I had the pleasure of attending my first Basic Compliance & Ethics Academy in San Francisco in February. While I expected to learn a lot about compliance, I walked away with way more material than will fit in one post! I’m kicking off a series of posts with this one, Compliance 101.
We kicked off the Academy with a lesson in basic compliance, and I was pleasantly surprised by one of the facts presented. Did you know that a vast majority of the non-compliant behavior in our organizations falls into one of two categories? It’s not because individuals are inherently bad applies, or rule breakers, but rather because of a lack of knowledge of the rules, or a lack of clearly defined expectations within the organization. This was encouraging to hear, because while it is seemingly impossible to rewire someone’s moral compass; education and awareness are two things that can be addressed with an effective and thoughtful compliance program.
[bctt tweet=”@SCCE Investment in #compliance programs to educate unknowing rule breakers will pay off in the long run.”]
Building an effective compliance program can prove to be a challenge in and of itself. The profession has many challenges, whether it be a company culture, buy-in from the top, or budgetary. However, the upside is that the investment in an organization’s compliance program to educate the majority of unknowing rule breakers will provide a vast payoff in the end. So how do we get the backing and support of the organization to implement these programs? A few suggestions were raised in our small group discussions:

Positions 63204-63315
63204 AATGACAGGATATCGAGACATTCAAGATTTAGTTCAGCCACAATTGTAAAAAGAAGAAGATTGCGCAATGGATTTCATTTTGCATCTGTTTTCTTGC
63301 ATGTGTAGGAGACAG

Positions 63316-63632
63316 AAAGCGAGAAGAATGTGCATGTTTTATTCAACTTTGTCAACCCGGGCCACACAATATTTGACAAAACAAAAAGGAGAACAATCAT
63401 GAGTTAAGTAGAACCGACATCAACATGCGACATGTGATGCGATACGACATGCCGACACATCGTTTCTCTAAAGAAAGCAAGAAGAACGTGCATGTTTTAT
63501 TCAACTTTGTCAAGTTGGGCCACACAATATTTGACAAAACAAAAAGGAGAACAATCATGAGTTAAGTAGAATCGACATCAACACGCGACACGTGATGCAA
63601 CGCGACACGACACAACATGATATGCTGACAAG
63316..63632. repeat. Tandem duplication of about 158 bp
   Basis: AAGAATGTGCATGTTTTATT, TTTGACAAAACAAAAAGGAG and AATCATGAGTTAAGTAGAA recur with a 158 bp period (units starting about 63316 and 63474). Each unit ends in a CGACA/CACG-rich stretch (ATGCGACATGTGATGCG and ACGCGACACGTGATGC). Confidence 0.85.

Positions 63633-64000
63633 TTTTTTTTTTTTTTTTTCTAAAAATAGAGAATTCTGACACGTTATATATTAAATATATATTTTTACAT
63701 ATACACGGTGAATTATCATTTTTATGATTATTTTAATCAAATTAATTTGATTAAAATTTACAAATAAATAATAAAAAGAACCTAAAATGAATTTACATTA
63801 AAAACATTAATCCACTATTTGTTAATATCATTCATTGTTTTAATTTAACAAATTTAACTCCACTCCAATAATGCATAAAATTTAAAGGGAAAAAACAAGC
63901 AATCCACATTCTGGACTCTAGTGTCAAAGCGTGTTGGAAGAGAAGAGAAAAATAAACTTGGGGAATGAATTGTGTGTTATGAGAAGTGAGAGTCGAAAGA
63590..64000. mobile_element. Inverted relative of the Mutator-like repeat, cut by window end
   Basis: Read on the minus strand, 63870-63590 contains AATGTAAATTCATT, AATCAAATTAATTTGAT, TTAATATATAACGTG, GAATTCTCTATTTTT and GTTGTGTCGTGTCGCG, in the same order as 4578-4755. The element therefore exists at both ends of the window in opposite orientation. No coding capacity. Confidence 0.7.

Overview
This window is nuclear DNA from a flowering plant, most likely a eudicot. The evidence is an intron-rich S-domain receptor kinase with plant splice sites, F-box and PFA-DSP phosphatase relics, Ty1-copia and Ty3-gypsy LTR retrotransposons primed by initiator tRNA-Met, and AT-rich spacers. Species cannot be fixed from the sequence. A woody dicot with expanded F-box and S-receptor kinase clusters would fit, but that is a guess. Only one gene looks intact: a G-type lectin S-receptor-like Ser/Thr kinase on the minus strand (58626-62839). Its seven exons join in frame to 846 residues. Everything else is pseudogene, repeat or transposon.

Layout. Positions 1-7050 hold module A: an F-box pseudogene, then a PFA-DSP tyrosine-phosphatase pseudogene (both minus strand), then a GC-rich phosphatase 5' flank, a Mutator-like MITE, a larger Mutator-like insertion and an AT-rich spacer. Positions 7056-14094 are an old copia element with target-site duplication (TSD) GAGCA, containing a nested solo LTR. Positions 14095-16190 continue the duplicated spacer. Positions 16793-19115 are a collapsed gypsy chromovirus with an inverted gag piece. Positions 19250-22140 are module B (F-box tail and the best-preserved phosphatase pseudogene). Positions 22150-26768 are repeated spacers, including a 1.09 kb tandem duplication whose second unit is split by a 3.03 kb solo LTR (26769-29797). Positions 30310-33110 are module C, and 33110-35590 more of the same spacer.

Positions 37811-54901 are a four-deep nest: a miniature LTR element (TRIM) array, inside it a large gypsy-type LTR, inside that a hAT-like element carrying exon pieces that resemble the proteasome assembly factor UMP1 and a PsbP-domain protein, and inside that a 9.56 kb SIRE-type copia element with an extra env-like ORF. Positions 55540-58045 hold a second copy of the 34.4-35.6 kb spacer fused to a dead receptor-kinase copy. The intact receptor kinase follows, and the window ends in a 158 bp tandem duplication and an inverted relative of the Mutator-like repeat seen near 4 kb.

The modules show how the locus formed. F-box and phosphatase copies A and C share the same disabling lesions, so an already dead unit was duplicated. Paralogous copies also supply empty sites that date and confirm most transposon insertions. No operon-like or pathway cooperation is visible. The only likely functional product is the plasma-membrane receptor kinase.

- Code of Conduct – Have one… it’s a must. Make it simple and straight forward to the average reader. Be sure to take into account cultural factors such as presenting the code in other languages as needed. Be sure to have everyone sign and return their copy. Keep them in a separate file to make it easier on yourself if you ever need to provide bulk documentation to the OIG.
- Hold Ongoing Compliance Education and Training – Keep the organization up to speed on ethics and compliance requirements by holding initial training and onboarding, and reinforcing that training on a routine basis. Some folks are implementing quarterly refreshers, while others are holding annual check-ins.
- Seek Buy-In from Key Players within your Organization – “Tone at the top” plays a valuable role in successfully implementing and maintaining an effective compliance program. If others at the organization are watching leadership take these initiatives seriously, they will be more likely to participate in the training and education. If managers are held accountable for their team’s participation, you will likely see an increase in participation.
While there are many reasons to strive to implement an effective and thoughtful compliance program, the most motivating seems to be the mitigating effect one may have pursuant to the Federal Sentencing Guidelines. Considering these factors and investing in the program before there is an identified problem will inevitably be better for the organization in the long run, should any issues arise in the future.
To learn more about SCCE Basic Compliance & Ethics Academies, click here.
To learn more about HCCA Basic Compliance & Ethics Academies, click here.